Educator warns parents maids not trained to teach their children English
Educator warns parents domestic helpers are not trained to teach their children English
Most parents believe employing an English-speaking domestic worker will help their children learn the language, according to a poll.
But they have been warned it is no guarantee of success.
Sansan Ching Teh-chi, the director of the teaching organisation that conducted the poll - the Hong Kong Council of Early Childhood Education and Services - cautioned against high expectations.
In its survey, 59 per cent of parents said foreign maids with a good academic background - such as a university education - could help their children master English. The survey spoke to 302 families, who have children in 15 primary schools and kindergartens, in June and July.
But Ching, a childhood education expert, cautioned: "Most of the helpers aren't native English speakers and don't have proper teaching training, so parents can't solely rely on them to improve their kids' English."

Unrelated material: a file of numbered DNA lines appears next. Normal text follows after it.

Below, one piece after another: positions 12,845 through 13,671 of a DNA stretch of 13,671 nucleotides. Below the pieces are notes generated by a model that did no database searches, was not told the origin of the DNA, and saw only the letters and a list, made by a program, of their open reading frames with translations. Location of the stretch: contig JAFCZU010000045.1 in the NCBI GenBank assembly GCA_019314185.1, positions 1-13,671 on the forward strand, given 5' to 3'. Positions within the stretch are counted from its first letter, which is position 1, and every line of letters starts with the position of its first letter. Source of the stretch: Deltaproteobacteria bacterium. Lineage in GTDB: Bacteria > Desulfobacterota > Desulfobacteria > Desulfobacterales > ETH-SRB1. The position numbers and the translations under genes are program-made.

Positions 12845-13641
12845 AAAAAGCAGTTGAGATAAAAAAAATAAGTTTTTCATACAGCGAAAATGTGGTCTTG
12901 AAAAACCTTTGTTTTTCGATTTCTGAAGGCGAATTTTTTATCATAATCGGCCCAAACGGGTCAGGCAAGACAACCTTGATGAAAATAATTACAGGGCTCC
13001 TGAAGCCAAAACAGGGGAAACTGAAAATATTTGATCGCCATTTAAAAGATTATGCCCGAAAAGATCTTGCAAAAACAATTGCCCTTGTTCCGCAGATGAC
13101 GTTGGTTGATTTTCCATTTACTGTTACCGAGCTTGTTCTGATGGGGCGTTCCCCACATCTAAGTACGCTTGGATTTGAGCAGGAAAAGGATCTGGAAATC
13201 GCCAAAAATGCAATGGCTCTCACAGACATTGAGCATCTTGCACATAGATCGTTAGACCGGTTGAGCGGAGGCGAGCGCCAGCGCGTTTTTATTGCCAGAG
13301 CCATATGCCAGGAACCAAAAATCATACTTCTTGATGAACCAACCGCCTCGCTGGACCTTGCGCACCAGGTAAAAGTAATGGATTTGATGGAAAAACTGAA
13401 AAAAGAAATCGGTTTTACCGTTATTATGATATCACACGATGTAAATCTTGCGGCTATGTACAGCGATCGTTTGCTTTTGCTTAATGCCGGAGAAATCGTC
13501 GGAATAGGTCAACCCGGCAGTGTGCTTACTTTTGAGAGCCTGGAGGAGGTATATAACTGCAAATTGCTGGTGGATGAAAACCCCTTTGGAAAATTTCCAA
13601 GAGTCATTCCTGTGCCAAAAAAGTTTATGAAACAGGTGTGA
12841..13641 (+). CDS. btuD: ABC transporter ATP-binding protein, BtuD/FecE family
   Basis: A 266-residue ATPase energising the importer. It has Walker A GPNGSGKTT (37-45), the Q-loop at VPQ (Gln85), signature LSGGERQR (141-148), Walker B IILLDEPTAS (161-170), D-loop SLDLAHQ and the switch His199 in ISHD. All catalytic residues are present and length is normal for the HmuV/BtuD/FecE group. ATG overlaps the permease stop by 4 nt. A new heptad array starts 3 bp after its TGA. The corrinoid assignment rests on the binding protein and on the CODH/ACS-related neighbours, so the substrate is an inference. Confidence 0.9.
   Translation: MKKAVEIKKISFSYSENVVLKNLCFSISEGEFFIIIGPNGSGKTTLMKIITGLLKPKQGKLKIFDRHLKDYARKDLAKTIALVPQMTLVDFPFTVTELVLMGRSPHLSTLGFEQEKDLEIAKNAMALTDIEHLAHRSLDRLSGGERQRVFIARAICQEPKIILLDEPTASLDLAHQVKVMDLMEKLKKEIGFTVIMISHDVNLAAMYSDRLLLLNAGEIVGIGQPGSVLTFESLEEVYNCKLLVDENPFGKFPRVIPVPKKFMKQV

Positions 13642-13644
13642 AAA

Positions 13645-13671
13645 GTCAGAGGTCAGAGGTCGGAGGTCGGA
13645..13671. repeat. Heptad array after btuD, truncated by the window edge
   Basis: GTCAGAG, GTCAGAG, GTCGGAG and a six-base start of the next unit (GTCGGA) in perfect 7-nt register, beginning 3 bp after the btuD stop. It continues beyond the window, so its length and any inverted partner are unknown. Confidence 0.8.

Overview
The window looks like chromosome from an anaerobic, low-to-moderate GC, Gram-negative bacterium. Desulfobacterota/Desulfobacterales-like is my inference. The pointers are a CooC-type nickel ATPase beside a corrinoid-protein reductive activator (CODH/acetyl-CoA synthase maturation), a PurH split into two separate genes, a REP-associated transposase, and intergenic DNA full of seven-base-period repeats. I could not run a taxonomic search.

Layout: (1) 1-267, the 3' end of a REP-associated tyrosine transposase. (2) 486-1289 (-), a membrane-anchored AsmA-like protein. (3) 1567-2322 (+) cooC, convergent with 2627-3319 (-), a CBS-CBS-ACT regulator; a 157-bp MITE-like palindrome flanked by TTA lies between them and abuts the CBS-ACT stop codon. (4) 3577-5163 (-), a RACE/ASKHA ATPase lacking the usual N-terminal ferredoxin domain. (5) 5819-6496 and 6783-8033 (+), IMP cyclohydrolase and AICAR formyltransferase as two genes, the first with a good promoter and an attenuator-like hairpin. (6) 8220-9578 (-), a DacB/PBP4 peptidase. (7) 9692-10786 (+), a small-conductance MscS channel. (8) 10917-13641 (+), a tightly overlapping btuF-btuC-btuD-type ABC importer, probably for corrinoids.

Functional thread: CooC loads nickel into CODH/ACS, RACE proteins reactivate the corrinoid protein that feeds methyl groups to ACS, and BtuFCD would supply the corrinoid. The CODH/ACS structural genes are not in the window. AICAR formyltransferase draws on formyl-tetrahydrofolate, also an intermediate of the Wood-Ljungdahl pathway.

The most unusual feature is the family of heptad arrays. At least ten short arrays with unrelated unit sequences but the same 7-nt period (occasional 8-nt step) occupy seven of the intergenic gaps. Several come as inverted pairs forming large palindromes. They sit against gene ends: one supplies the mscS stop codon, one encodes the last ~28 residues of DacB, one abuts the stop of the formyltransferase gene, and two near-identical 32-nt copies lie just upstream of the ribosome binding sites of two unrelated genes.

Maids could play only a supporting role during the critical language-learning age from three to six, she said.
But Dr Hazel Lam Mei-yung, of the Education Institute's department of early childhood education, said foreign maids could help simply by interacting in English. "It's not necessary for them to take up a teaching role; they can help by communicating with the children," she said.
Kevin Wong, general manager of the Technic Employment Service Centre, said most parents looking for Filipino maids wanted them to have a high level of English proficiency. "Some even require a telephone interview conducted in English," he said.
The survey also found that 64 per cent of parents think native English speakers make the best teachers of the language.
But Ching urged caution.
"Parents usually think foreigners must be able to teach English, but they seldom take a closer look at their background," she said. Some foreign teachers had a low level of commitment to the work because they came to the city for travel.
Meanwhile, the University Grants Committee said 85 per cent of final-year university students spoke English at a "competent" or "good" level.
Of the 11,800 students tested under the Common English Proficiency Assessment Scheme, the average score was 6.72 on a nine-point scale.